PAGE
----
: Let's start - What do you have coming out soon that you can tell me about?
Scott Draeker: Mindrover, Sis Meier's Alpha Centauri, Deus Ex, Tribes2.
Scott Draeker: Er, there will be an announcement of Tribes 2 next week.
Linux.com:You said Tribes2!
Scott Draeker: I mentioned it, but I didn't announce it.
Linux.com: It's going in the article.
Linux.com: Which new title was the hardest to port, and why?
Sam Lantinga: I'd have to say SMAC, but I'm biased. We spent 6 months and fixed over 150 bugs in the Windows version.
Andy Mecham: More like 200+.
Sam Lantinga: Yeah, I try to be conservative.
Andy Mecham: I just verified them all.
Linux.com: What was wrong with SMAC?
Sam Lantinga: Andy, you want to field that? :)
Andy Mecham: It had several issues that slipped through their beta.
Scott Draeker: That kind of game is so inherently complex that it's nearly impossible to test every possible combination.
Andy Mecham: Agreed.
Sam Lantinga: Yeah.
Sam Lantinga: Hey Ryan, there's new bugs in fenris for you.
Ryan C. Gordon: "It's not my fault."
Ryan C. Gordon: As you can see, we have an aversion to SMAC.
Andy Mecham: SMAC is one of the most open-ended games we have, and probably one of the hardest to test.
Stéphane Peter: By the way, we didn't mention Kohan.
Linux.com: To what degree do you guys feel that you're entirely re-writing the games for the Linux port?
Daniel Vogel: Depends on the game.
Sam Lantinga: It depends on the game.
Linux.com: Okay, well what about SMAC vs. q3?
Sam Lantinga: Well, id did Quake 3, so that's a no brain-er.
Scott Draeker: We still did a lot of work on Quake.
Sam Lantinga: We completely rewrote large portions of SMAC.
Scott Draeker: Descent3 was supposedly already 'ported' and we spent what, 3 months? Getting it ready to ship.
Stéphane Peter: We rarely have to rewrite a game from scratch for the Linux version; this happens sometimes for some tools such as map editors.
Ryan C. Gordon: There's a lot of polish that needs to be added to even 'ported' code.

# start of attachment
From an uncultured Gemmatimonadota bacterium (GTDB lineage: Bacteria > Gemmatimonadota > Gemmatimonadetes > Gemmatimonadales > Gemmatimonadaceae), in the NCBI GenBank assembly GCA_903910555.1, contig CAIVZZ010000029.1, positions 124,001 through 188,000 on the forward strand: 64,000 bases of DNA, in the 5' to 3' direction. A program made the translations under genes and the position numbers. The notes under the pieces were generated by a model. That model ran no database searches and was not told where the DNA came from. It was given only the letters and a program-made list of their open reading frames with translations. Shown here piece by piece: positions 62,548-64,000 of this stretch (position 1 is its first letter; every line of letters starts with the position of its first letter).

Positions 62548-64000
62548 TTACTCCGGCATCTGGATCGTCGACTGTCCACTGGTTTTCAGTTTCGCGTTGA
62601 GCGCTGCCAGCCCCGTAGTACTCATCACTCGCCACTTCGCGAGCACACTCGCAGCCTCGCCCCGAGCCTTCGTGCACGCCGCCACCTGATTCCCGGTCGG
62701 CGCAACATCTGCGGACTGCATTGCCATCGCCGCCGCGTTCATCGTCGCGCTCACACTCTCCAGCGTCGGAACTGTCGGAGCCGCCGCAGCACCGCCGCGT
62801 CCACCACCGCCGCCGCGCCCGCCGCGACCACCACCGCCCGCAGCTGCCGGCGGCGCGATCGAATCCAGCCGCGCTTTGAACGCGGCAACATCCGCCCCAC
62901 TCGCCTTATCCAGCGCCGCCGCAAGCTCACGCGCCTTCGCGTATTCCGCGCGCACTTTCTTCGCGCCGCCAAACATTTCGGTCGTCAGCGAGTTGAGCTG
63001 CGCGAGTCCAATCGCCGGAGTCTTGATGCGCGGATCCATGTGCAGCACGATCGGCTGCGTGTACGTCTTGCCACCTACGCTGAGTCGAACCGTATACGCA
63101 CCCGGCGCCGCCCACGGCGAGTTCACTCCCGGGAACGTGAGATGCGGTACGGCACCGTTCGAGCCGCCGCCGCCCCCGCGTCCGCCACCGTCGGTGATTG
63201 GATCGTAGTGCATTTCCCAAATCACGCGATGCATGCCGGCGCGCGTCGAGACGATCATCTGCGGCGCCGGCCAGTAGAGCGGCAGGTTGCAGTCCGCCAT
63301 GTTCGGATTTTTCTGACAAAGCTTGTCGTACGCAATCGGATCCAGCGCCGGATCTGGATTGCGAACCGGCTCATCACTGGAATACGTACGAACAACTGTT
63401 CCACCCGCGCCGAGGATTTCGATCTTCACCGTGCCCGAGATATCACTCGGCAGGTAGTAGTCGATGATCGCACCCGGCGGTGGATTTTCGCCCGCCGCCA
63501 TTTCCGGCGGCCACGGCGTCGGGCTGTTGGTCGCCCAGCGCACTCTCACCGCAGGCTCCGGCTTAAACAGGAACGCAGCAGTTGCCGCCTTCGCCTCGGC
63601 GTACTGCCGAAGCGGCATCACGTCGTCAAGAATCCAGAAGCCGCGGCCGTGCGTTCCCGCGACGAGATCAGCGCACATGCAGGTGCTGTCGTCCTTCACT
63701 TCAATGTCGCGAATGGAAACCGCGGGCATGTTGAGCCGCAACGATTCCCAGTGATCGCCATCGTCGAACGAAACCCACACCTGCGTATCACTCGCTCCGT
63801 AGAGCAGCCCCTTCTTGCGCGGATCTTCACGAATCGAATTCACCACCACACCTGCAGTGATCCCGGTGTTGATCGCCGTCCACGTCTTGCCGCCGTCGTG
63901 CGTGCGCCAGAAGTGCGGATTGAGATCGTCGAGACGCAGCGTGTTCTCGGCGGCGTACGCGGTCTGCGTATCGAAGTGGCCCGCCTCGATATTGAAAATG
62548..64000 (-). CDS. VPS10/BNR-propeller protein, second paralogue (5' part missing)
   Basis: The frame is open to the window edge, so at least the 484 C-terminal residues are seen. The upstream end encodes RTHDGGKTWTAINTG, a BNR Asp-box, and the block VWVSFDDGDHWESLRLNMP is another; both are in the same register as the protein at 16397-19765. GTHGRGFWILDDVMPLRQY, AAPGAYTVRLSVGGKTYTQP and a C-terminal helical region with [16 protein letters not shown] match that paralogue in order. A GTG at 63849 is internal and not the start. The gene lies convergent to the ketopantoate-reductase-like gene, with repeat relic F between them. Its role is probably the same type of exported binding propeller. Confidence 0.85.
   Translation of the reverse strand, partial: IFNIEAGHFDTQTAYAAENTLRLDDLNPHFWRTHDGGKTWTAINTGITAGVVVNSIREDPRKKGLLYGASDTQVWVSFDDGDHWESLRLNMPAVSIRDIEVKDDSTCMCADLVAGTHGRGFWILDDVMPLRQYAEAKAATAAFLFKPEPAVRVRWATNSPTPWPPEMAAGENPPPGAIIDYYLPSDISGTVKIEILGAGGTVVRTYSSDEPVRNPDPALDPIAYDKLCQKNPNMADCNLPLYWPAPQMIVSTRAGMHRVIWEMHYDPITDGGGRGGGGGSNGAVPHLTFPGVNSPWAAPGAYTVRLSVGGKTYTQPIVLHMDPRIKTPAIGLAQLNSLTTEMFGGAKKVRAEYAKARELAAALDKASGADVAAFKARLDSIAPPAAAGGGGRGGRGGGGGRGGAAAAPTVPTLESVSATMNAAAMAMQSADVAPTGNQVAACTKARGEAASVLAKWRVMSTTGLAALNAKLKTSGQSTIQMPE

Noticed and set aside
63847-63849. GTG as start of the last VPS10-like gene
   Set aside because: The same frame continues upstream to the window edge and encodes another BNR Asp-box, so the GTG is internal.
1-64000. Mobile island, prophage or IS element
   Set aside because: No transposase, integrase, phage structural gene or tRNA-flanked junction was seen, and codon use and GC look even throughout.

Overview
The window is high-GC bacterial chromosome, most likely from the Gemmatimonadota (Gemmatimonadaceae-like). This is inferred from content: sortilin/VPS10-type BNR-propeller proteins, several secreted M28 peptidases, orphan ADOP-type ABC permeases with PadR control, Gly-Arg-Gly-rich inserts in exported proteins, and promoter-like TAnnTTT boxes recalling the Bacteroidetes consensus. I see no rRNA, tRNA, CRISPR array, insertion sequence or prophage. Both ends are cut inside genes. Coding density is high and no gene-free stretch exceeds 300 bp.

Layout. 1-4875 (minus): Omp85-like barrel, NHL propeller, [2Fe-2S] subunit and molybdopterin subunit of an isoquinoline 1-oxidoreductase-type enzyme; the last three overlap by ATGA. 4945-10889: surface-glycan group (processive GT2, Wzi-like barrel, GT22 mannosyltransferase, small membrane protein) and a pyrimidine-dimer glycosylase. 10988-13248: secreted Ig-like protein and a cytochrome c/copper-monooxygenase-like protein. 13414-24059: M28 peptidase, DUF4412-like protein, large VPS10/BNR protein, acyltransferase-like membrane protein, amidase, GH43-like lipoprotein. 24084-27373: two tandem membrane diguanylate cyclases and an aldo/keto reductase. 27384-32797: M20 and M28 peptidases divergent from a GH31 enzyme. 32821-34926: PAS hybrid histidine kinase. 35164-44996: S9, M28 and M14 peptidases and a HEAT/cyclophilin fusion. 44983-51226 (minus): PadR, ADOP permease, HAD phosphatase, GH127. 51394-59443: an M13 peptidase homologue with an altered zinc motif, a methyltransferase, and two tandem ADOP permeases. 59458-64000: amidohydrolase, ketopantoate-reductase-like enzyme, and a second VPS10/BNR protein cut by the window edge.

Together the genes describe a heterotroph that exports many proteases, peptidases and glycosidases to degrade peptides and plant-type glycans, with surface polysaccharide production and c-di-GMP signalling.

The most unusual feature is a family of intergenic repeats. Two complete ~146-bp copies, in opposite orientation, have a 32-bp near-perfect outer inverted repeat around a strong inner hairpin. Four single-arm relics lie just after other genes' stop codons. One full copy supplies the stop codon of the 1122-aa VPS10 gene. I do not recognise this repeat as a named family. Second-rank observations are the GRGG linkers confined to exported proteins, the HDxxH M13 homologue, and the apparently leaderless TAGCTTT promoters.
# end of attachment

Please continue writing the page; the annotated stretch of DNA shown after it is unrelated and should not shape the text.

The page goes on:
Sam Lantinga: Yeah, it's the last 10% that take the most time. It's easy to port a game. It's hard to make a high quality port.
Sam Lantinga: Easy being relatively speaking here.
Scott Draeker: I'd distinguish between 'port' and product. First is not so hard. Second is where all the real work and expertise kicks in.
Daniel Vogel: Unreal Tournament - Most of the already ported code got rewritten.
Andrew Henderson: It really depends on the amount of 'high-performance' code that needs to be dealt with, like Direct3d, for example.
Sam Lantinga: Prometheus, need I remind you about SMAC?
Sam Lantinga: SMAC had no Direct 3D, but took a huge amount of man-time.
Stéphane Peter: Spell 'self-modifying assembly.'
Andrew Henderson: P-A-I-N.
Daniel Vogel: Actually porting D3D to OpenGL isn't that much of a nightmare.
Scott Draeker: Sure, if you've got the expertise.
Linux.com: Most 'celebrities' in the Linux community are pestered constantly - How much are you guys pestered, and does it slow down production?
Ryan C. Gordon: I get two kinds of email:
- "Can I have a job?"
- "How do I install Mandrake 7.1?"
: Just like changing a timing belt in a 90 Honda Civic, it isn't so bad if you've done it several times before
Ryan C. Gordon
: I don't get pestered so much.
: I guess I'm not a celebrity.
: I get mail asking when our products are going to ship, as well as a healthy dose of e-mail asking assembly questions.
Ryan C. Gordon
: "D00d! U ported Maelstrom! U ROCK!"